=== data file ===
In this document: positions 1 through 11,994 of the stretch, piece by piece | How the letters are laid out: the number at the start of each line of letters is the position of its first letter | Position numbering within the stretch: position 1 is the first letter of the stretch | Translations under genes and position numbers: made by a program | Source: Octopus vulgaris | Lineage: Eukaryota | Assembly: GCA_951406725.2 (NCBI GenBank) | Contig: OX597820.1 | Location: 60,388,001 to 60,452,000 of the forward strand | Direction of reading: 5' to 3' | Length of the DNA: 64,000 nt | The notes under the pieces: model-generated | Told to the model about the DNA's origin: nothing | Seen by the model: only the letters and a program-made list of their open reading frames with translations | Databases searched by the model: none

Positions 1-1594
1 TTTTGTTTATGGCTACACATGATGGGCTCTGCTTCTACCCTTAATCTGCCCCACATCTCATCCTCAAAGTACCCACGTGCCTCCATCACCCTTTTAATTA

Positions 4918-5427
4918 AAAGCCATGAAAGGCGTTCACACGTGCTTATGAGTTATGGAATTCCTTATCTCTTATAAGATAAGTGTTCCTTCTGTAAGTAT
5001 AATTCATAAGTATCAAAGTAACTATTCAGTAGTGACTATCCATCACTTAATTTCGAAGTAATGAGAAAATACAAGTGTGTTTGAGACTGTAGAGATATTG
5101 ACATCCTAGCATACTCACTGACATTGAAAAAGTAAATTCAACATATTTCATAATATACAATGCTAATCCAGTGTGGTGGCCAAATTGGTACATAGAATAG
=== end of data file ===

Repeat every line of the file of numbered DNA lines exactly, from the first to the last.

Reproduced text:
In this document: positions 1 through 11,994 of the stretch, piece by piece | How the letters are laid out: the number at the start of each line of letters is the position of its first letter | Position numbering within the stretch: position 1 is the first letter of the stretch | Translations under genes and position numbers: made by a program | Source: Octopus vulgaris | Lineage: Eukaryota | Assembly: GCA_951406725.2 (NCBI GenBank) | Contig: OX597820.1 | Location: 60,388,001 to 60,452,000 of the forward strand | Direction of reading: 5' to 3' | Length of the DNA: 64,000 nt | The notes under the pieces: model-generated | Told to the model about the DNA's origin: nothing | Seen by the model: only the letters and a program-made list of their open reading frames with translations | Databases searched by the model: none

Positions 1-1594
1 TTTTGTTTATGGCTACACATGATGGGCTCTGCTTCTACCCTTAATCTGCCCCACATCTCATCCTCAAAGTACCCACGTGCCTCCATCACCCTTTTAATTA

Positions 4918-5427
4918 AAAGCCATGAAAGGCGTTCACACGTGCTTATGAGTTATGGAATTCCTTATCTCTTATAAGATAAGTGTTCCTTCTGTAAGTAT
5001 AATTCATAAGTATCAAAGTAACTATTCAGTAGTGACTATCCATCACTTAATTTCGAAGTAATGAGAAAATACAAGTGTGTTTGAGACTGTAGAGATATTG
5101 ACATCCTAGCATACTCACTGACATTGAAAAAGTAAATTCAACATATTTCATAATATACAATGCTAATCCAGTGTGGTGGCCAAATTGGTACATAGAATAG